I Resent My Wife

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The following are excerpts from my popular article What is the Number One Cause of Divorce


Are you stressed out? Have you noticed that when you are resentful, you become more sensitive to life's little issues? When you are stressed at work, do you come home and easily lose patience with your kids? Do you come home and resent your husband over some little things that he does?

Do you get angry at slow traffic or slow grocery lines? Would terms like "exasperated, nervous, irritated, or impatient" describe you?

If so, you are probably over-reacting. And the worst reaction of all is that of resentment. It sets you up for becoming increasingly sensitive to what you might otherwise take in stride. . . . . . . . . . . .


I can honestly tell you that the number one reason for marriage break ups and relationship problems is resentment.

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I understand why people become resentful. When things aren't going well or when others don't seem to understand us or our needs, that's when we need love, patience and understanding the most.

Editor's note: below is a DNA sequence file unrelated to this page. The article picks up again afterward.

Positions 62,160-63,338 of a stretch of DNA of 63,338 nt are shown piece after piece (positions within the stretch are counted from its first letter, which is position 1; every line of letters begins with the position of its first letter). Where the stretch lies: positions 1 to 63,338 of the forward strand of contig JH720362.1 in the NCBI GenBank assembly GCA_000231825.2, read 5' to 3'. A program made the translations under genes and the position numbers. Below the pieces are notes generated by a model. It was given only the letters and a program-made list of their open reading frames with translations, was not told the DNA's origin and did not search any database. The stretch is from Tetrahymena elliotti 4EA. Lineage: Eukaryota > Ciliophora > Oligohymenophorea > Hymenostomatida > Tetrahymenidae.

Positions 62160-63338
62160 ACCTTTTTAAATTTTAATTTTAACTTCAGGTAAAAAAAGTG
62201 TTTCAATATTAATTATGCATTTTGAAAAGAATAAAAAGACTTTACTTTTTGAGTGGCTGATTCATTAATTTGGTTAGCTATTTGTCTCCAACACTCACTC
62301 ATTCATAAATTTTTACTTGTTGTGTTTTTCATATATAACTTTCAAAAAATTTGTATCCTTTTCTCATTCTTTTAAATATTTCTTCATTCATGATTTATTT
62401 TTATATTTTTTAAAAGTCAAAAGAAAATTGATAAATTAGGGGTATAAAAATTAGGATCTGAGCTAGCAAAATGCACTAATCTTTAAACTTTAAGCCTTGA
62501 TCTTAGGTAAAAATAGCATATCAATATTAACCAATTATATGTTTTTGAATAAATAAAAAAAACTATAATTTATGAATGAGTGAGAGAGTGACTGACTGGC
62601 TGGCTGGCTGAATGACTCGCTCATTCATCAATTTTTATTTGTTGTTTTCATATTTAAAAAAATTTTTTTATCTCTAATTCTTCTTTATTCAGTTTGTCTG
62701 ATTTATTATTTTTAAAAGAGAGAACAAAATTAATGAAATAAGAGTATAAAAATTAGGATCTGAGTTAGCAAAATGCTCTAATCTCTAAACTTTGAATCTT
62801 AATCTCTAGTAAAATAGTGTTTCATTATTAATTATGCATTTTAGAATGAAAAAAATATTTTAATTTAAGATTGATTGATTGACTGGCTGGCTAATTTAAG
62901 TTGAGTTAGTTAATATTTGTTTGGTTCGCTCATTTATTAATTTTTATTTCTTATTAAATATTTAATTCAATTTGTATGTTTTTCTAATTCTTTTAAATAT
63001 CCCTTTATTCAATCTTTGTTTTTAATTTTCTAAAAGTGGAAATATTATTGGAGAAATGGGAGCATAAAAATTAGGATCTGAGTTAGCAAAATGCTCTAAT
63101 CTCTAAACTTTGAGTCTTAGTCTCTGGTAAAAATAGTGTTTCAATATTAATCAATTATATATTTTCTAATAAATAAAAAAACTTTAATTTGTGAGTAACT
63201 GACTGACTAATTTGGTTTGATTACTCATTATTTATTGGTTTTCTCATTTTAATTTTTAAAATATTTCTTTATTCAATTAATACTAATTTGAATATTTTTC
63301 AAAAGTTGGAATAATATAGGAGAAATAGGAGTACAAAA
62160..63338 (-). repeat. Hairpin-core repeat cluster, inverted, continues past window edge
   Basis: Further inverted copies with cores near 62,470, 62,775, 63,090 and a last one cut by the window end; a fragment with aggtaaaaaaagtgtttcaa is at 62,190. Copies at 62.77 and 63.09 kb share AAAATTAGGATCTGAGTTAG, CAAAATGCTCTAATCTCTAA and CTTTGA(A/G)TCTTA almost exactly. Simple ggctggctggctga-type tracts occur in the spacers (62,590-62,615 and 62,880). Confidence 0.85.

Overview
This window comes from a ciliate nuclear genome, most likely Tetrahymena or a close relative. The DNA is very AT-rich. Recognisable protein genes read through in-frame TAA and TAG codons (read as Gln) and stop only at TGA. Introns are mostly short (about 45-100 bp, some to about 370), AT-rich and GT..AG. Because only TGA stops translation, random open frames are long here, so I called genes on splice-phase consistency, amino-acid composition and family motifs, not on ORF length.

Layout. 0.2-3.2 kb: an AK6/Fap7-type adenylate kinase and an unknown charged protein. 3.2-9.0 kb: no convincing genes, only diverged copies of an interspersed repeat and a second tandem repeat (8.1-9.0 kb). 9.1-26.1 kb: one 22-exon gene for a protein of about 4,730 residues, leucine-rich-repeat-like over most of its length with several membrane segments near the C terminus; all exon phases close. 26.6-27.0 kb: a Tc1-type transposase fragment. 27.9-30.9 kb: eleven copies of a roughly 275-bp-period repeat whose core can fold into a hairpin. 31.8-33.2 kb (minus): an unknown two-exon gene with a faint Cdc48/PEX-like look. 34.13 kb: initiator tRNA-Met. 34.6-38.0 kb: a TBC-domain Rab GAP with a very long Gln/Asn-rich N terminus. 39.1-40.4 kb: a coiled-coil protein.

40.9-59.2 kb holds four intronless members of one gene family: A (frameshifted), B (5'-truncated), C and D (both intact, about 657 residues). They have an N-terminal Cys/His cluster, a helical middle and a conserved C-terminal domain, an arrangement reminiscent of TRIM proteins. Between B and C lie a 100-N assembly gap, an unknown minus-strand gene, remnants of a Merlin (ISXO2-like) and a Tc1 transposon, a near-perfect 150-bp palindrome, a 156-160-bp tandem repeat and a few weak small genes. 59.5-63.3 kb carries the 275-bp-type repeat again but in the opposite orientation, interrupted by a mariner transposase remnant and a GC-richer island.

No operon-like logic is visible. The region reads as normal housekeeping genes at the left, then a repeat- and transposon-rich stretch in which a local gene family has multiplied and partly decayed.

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We don't have it within because we are already destabilized and not in our center. So we look for love and understanding from others. And when they don't have it: we become resentful.
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What I have discovered in my 21 years of writing and talking to people about resentment is this: when things aren't going right, we look to change things on the outside.
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And of course our most frequent first choice is to try to change the other person. But you have found that this doesn't work. Whether it is your partner, your child, or your parent--trying to change another makes things worse. Either people resist our manipulations and rebel; or else they fall for our manipulations and become weak and dependent.

So here is the answer. Instead of looking to the outside for love, or looking to the outside to try to change someone, I have found that it is most helpful to first look at two things: one, our resentment; and two, our over-reactions that destabilize us in the first place.

If you could learn to stand back and observe others without resentment or upset--understanding, patience and compassion could enter the picture. Secondly, you would begin to see clearly (when the emotional fog has cleared) what is really going on. So you could make better, calmer, and reasonable decisions.
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Read Avoiding Divorce by Giving up Resentment